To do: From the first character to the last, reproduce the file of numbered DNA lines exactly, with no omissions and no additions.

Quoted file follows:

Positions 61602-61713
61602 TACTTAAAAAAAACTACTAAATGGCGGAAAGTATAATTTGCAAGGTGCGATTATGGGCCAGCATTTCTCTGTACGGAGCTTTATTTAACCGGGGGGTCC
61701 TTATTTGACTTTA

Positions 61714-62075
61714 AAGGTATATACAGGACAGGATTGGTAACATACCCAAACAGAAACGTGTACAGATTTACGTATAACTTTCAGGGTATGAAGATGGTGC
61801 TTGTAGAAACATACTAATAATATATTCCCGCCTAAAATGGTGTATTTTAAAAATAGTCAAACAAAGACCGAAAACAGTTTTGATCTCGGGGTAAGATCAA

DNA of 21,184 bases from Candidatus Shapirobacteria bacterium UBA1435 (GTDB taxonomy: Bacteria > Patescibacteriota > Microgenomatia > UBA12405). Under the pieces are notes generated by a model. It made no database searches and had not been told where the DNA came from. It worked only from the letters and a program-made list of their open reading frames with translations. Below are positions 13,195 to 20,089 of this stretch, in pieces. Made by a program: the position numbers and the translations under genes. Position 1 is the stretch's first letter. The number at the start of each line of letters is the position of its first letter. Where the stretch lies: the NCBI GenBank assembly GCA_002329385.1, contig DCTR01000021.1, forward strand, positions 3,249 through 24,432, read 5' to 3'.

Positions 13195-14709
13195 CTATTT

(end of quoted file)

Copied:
Positions 61602-61713
61602 TACTTAAAAAAAACTACTAAATGGCGGAAAGTATAATTTGCAAGGTGCGATTATGGGCCAGCATTTCTCTGTACGGAGCTTTATTTAACCGGGGGGTCC
61701 TTATTTGACTTTA

Positions 61714-62075
61714 AAGGTATATACAGGACAGGATTGGTAACATACCCAAACAGAAACGTGTACAGATTTACGTATAACTTTCAGGGTATGAAGATGGTGC
61801 TTGTAGAAACATACTAATAATATATTCCCGCCTAAAATGGTGTATTTTAAAAATAGTCAAACAAAGACCGAAAACAGTTTTGATCTCGGGGTAAGATCAA

DNA of 21,184 bases from Candidatus Shapirobacteria bacterium UBA1435 (GTDB taxonomy: Bacteria > Patescibacteriota > Microgenomatia > UBA12405). Under the pieces are notes generated by a model. It made no database searches and had not been told where the DNA came from. It worked only from the letters and a program-made list of their open reading frames with translations. Below are positions 13,195 to 20,089 of this stretch, in pieces. Made by a program: the position numbers and the translations under genes. Position 1 is the stretch's first letter. The number at the start of each line of letters is the position of its first letter. Where the stretch lies: the NCBI GenBank assembly GCA_002329385.1, contig DCTR01000021.1, forward strand, positions 3,249 through 24,432, read 5' to 3'.

Positions 13195-14709
13195 CTATTT